The biggest event in American television could also break records for live streaming video this year. Super Bowl XLIX, which begins today at 6:30 pm Eastern Time, will be freely available to watch online in the United States and some other countries.
NBC is broadcasting the game. You can get NBC with any pay television subscription or for free over the air with an HD antenna. But if you want to stream the Super Bowl, instead, here are your options:
- On your PC: NBC Sports Live Extra will stream the game—and endless hours of pregame coverage—for free. Unlike prior years, you won’t need to prove that you pay for TV. NBC is taking the opportunity to promote its “TV Everywhere” services, which do typically require authentication with a pay-TV subscription, a process that many people find arduous enough to consider this Super Bowl offer an attractive promotion. Consider that irony during the game.
- On your tablet: The same stream will be available for free on the NBC Sports Live Extra apps for iOS, Android, and Windows tablets. But it will only work on tablets.
- On your phone: The reason NBC’s stream will only work on PCs and tablets is that Verizon owns the rights to broadcast this and other National Football League games on smartphones in the US. To watch the Super Bowl on your phone, you’ll need to be a Verizon Wireless subscriber and pay $5 through the NFL Now apps for iOS, Android, Windows, or BlackBerry.
Note, however, that the commercials, considered by some to be the real attraction of the Super Bowl, will not be the same across NBC’s traditional television broadcast and its online stream. Live streams also tend to run about a minute behind TV, so if the game goes down to the wire, you’ll have to do your best to avoid spoilers of the outcome.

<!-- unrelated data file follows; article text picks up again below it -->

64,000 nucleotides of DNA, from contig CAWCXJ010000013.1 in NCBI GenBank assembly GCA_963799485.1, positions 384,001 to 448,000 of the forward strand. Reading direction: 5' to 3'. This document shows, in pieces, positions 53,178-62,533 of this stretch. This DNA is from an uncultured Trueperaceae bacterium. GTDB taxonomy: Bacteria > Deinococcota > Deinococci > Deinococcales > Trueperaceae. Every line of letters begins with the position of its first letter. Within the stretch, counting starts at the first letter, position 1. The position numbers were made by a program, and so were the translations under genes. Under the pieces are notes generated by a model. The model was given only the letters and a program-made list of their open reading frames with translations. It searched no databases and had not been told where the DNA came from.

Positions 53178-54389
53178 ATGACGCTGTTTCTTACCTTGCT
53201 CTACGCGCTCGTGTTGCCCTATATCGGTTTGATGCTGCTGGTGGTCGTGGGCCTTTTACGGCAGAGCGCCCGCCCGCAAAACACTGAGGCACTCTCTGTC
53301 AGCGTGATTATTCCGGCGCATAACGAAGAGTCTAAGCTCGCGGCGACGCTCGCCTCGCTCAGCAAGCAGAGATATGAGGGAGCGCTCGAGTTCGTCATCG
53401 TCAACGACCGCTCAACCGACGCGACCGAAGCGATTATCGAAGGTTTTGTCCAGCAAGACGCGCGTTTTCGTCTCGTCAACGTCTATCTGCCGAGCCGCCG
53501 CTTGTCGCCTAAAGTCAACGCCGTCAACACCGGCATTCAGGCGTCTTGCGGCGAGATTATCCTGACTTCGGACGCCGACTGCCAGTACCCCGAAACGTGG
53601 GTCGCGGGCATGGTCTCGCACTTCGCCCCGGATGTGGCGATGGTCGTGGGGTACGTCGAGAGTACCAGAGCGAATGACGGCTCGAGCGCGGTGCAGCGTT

This being an American phenomenon, the simplest and most enjoyable, though legally dubious, solution is to use VPN software to pretend you’re in the United States and take advantage of any of the options above. Barring that, here are some solutions for people in other large, English-speaking countries:
- Canada: CTV will simulcast NBC’s broadcast on traditional television, its website, and mobile apps for iOS and Android. (It’s one of the last years that CTV will be able to substitute its own commercials.)
- United Kingdom: Channel 4 will broadcast the game on TV and its website. To watch on mobile devices, you can’t use Channel 4’s app, but TVCatchup, which streams free-to-air television channels, should work. Sky customers can also get the game on Sky Sports or the Sky Go apps for iOS and Android.
- Most anywhere: Other countries will have similar options for watching the game online. (There’s a decent list here.) If all else fails, outside the US and Mexico, you can pay $10 to stream the Super Bowl with NFL Game Pass.